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The Green Machine was kind of an other-worldly Big Wheel. It was mostly green and black and looked liked a cross between a cricket and a Transformer. Longer than the more-popular (or perhaps just "more-sold") Big Wheel, the Green Machine had the appearance of a chopper or a souped up hot-rod. If the two were sitting side by side and you asked any six-year-old which one could go faster, there would be no hesitation: the Green Machine just looked faster.

Although the Big Wheel and the Green Machine were both front wheel drive, it was the latter's rear wheel that turned — much like a forklift. Being physically longer, the Green Machine had a larger turning radius than the Big Wheel — this may explain their lack of use as Zambonis at ice rinks — making it more difficult (than with a Big Wheel) to do spin-outs.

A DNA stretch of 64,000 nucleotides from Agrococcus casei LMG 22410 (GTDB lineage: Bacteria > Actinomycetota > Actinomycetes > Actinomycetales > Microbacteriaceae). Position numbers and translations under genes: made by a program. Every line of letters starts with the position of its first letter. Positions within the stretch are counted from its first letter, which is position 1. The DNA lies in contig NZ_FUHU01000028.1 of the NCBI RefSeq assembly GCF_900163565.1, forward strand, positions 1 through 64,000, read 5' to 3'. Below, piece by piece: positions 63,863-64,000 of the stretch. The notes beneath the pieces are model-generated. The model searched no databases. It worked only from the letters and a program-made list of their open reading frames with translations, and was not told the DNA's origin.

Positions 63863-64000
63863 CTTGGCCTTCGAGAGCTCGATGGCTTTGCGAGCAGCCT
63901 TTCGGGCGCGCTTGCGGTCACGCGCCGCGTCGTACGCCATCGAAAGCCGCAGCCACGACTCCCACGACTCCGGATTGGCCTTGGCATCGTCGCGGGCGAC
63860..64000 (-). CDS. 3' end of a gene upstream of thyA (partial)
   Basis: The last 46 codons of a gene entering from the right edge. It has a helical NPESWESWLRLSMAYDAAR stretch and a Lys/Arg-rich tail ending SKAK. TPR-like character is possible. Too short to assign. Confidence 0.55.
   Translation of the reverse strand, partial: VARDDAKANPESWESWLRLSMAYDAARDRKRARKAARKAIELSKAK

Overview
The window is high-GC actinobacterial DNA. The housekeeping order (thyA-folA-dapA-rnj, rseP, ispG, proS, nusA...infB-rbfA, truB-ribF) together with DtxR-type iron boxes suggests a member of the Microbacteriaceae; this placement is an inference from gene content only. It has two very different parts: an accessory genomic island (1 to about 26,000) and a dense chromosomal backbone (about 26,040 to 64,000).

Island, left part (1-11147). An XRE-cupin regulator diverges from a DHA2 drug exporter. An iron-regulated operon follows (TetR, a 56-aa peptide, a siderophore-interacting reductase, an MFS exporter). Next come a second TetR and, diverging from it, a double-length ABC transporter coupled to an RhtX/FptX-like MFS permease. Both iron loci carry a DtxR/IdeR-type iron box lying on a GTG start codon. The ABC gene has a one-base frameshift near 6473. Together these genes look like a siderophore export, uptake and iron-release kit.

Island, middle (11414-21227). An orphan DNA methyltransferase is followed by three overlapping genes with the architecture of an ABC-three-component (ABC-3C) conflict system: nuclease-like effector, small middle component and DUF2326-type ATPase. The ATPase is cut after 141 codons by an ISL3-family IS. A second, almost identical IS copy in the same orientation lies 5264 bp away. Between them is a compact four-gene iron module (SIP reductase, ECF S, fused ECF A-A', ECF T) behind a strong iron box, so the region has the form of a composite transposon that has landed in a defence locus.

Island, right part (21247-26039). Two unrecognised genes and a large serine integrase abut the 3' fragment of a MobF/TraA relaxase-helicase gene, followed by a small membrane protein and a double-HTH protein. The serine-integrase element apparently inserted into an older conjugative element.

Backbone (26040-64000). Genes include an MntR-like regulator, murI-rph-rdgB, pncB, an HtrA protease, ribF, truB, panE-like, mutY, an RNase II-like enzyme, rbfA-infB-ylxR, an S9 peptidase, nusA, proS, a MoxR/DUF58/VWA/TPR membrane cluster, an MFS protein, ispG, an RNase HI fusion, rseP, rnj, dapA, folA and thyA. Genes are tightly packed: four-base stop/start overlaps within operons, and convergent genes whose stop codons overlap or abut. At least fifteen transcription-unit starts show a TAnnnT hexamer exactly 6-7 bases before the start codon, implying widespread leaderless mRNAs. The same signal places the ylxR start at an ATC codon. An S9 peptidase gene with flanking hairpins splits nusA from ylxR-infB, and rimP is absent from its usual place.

The Green Machine was also steered differently; the rear wheel was turned by the means of two levers a'la BattleZone. This "different" control mechanism may have limited the number of it's sales — indeed I only knew one or two kids with them.

green lightning = G = Green's Theorem

green machine n.

A computer or peripheral device that has been designed and built to military specifications for field equipment (that is, to withstand mechanical shock, extremes of temperature and humidity, and so forth). Comes from the olive-drab `uniform' paint used for military equipment.

--The Jargon File version 4.3.1, ed. ESR, autonoded by rescdsk.

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